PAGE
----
DRIFTING WITH HUMPBACKS

Nice soft continuous rain from early morning to around nine.  Then it cleared up but was cloudy all day.  I went to explore the ruins of Deweyville this morning.  The Suzuki outboard is humming along nicely now and is a happy starter.  I couldn’t find the ruins, I found a couple of old sheds but they had plywood in the construction and I don’t think Dewey had access to plywood.  I looked for young undergrowth and other sign of a town.  After fifteen minutes, being nice and wet by this time, I decided that I wasn’t really interested in seeing the ruins anyway.  I have seen plenty of ruins before and even sailed on a couple.

Whaler Bubble Curtain. Photo Ray Penson
Whaler Bubble Curtain. Photo Ray Penson

When time came to depart the anchorage I had trouble getting the anchor up.  It was fouled on something pretty solid.  After a combination of heaving and motoring ahead and astern I managed to get the anchor up to the surface and found it was fouled with a heavy steel cable.  I got a line around the cable, hung it off and freed the anchor.  The cable is now back on the seabed waiting to catch some other unfortunate sailor.  That was my morning workout.

From Deweyville we headed around El Capitan Island to visit the small Indian village of Tokeen.  When we arrived dock space was pretty tight so we carried on, it didn’t look very interesting anyway.

This detour to visit Token meant we had to use Skookumchuck pass to get back on our route south.  On entering the pass a large whale blew right in front of the boat.  I stopped the engine and drifted with the current through the pass.  For the next hour I was treated to a whale show with at least four humpbacks, one blew very close astern, a great explosive exhalation and plume of fine spray.

Flipper Beating Whale. Photo Ray Penson
Flipper Beating Whale. Photo Ray Penson

The pass is quite narrow and the whales were diving very close to the shore, just a few meters off the rocks.  They were also doing the bubble ring thing but not surfacing through the bubbles.  One of the humpbacks was raising a fin and bringing it down on the water with a loud thud and splash.  The sound of their blowing is awesome when there is no background noise, it’s a funny feeling to know such massive creatures are swimming just under the boat.  A truly magical experience and so unexpected.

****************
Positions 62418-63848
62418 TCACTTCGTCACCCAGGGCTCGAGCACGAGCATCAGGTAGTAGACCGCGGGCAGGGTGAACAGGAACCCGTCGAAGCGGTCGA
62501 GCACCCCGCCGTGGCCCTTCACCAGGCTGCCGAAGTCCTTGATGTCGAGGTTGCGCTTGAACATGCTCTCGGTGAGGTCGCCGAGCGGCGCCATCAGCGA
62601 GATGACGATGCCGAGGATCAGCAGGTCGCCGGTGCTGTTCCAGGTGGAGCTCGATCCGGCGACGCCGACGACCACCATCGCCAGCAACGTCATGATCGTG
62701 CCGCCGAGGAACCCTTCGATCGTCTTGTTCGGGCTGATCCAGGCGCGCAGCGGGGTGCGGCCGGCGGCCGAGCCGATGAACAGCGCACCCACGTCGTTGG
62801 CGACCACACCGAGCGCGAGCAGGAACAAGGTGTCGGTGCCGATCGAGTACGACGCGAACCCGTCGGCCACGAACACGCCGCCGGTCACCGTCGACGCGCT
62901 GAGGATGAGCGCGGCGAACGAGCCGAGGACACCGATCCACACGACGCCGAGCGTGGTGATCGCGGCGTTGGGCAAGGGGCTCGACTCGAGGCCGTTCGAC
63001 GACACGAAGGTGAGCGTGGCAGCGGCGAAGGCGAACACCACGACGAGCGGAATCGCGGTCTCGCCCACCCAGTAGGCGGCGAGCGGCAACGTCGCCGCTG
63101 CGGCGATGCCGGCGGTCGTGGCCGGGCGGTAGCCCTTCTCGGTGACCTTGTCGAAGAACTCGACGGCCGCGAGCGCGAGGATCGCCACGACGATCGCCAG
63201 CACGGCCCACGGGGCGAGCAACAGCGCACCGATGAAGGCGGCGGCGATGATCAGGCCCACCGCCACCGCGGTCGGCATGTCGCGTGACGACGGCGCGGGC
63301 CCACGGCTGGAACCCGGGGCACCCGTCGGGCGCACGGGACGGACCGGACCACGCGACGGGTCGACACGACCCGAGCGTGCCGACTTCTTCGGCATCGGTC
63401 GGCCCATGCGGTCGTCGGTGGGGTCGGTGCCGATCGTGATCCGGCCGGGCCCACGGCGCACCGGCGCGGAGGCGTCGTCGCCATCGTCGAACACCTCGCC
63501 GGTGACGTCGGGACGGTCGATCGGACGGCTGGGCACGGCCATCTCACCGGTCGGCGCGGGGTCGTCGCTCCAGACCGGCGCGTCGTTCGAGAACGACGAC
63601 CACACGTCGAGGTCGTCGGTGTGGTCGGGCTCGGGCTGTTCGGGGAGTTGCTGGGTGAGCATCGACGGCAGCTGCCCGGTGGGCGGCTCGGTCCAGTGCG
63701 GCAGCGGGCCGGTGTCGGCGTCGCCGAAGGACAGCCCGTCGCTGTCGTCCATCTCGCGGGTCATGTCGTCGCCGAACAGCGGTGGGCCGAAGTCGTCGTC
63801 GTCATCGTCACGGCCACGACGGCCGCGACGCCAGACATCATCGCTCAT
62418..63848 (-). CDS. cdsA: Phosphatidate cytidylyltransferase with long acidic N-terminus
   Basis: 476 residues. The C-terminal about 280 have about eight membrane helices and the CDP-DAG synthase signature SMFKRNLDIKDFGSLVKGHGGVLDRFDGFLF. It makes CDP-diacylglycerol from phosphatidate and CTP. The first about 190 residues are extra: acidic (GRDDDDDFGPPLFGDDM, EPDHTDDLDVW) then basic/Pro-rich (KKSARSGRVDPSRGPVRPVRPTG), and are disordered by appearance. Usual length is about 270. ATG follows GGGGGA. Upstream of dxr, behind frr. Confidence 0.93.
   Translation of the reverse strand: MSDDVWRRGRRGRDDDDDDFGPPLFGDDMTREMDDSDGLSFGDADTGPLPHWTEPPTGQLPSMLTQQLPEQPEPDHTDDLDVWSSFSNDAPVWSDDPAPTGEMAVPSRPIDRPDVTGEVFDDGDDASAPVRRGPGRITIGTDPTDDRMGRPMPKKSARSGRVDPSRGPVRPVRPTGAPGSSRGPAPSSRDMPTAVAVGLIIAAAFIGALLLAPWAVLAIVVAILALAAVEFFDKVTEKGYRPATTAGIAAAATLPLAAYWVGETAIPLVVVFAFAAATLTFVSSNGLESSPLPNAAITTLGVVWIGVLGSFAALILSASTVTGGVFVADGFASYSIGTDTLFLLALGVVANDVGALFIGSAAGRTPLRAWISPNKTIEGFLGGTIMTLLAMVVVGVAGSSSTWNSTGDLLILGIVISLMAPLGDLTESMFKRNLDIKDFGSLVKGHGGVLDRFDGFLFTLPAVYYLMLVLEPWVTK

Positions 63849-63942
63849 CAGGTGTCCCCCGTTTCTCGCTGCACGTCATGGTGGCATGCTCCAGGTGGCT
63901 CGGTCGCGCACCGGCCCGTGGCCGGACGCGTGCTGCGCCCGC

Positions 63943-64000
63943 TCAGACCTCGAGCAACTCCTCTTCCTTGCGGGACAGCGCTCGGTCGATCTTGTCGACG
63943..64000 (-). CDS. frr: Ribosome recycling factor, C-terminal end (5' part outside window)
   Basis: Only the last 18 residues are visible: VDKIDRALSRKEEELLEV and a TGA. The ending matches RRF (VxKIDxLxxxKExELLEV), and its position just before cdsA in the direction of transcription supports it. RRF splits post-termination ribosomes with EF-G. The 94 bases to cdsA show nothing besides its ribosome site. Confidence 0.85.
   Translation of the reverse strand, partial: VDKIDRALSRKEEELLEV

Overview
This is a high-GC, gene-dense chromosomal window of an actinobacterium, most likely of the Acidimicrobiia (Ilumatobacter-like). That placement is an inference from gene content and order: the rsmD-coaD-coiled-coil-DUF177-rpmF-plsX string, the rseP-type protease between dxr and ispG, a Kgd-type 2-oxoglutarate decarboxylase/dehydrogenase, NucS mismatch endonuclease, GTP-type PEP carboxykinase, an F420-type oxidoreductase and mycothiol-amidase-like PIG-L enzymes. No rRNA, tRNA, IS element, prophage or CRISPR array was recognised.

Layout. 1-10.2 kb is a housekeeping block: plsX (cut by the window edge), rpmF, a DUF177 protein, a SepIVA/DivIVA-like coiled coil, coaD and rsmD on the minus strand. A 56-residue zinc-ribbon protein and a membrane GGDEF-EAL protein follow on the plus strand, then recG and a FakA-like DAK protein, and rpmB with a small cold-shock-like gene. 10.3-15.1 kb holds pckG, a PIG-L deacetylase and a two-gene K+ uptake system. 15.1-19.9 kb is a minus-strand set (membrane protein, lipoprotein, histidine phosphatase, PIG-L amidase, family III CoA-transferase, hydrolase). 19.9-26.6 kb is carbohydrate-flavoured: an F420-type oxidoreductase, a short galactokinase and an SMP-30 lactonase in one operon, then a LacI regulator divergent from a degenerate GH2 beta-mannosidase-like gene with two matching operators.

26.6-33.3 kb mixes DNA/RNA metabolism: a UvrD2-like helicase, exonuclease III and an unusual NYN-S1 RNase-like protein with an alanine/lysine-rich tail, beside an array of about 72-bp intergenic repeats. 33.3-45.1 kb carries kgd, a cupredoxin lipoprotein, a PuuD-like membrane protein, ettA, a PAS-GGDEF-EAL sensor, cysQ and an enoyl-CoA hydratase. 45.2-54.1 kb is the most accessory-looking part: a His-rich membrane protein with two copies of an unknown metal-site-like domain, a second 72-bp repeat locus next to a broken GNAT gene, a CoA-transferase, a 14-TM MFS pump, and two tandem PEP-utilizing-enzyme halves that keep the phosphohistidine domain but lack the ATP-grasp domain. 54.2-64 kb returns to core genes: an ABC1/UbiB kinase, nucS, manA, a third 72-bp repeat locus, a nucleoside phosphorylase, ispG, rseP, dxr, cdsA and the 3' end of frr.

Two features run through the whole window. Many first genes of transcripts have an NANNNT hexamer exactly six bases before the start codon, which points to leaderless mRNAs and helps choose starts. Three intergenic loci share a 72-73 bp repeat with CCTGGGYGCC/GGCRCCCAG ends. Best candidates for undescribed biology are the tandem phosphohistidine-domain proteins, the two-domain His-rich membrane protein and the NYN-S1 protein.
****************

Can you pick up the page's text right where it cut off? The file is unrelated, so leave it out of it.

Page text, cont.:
After the whale experience I didn’t want to use the engine so sailed in a fickle wind for the next couple of hours.  We didn’t make many miles but enjoyed the sounds of the eagles and otters without the engine blocking everything out.

Winter Harbour Anchorage, Prince of Wales Island. Photo Ray Penson
Winter Harbour Anchorage, Prince of Wales Island. Photo Ray Penson

This evening I am still on a high from the whale experience.  To be drifting in complete silence with them was something I never expected.  I tried getting some photos but missed the real close up ones.

Tonight we are anchored in a place called Winter Harbour.  It has a gravel road running down to it and I went for a walk in the early evening.  Didn’t see much apart from trees.  Tomorrow I set off early towards Craig, the largest town on Price of Wales Island.  Total voyage distance 923.6 miles.

Logged 9th June 2016

WATCHING SEA OTTERS

Wonderful sparkling clear and calm weather today, perfect for motor boating.  This morning we shot out of Red Bay at ten knots with the outgoing tide and into Sumner Strait.  We carried the tide down to Port Protection where I tied up to a public float.

West Coast Prince of Wales Island. Photo Ray Penson
West Coast Prince of Wales Island. Photo Ray Penson

Port protection is a small place, just a base for fishing really.  The harbour is well protected and the name was given after the Chatham and Discovery sheltered there from a severe storm in Sumner strait.  I was invited to have a beer with the fishing guys but declined as I needed to get a bit further down the track today.  Drinking with fishing guys would have led to another night tied up.

On leaving Port protection we headed south down Sumner Strait towards El Capitan Passage.  I know this is the wrong direction for Glacier Bay but I have time, the Glacier Bay permit starts on the 9th July.  This part of Alaska is not on the inside passage route and not that well visited so worth a look.  I don’t quite know how I am going to get back north yet; I expect the weather will have a say.

Sea Otters banding together in Prince William Sound near Whittier, Alaska Image credit. secure.defenders.org
Sea Otters banding together in Prince William Sound near Whittier, Alaska
Image credit. secure.defenders.org

Since starting the voyage I have been on the lookout for Sea Otters.  Today I saw the first ones and they were everywhere.  They are really interesting to watch and don’t seem at all frightened of humans.  I had three by the boat playing around, floating on their backs while cracking sea urchins on their chests.

They are very cheeky characters and much bigger close up than I expected.  I had a whale surface quite close in front of the boat this afternoon, I thought about slowing down but at five knots we are pretty slow anyway.  Total voyage distance 883.4 miles.

Logged 7th June 2016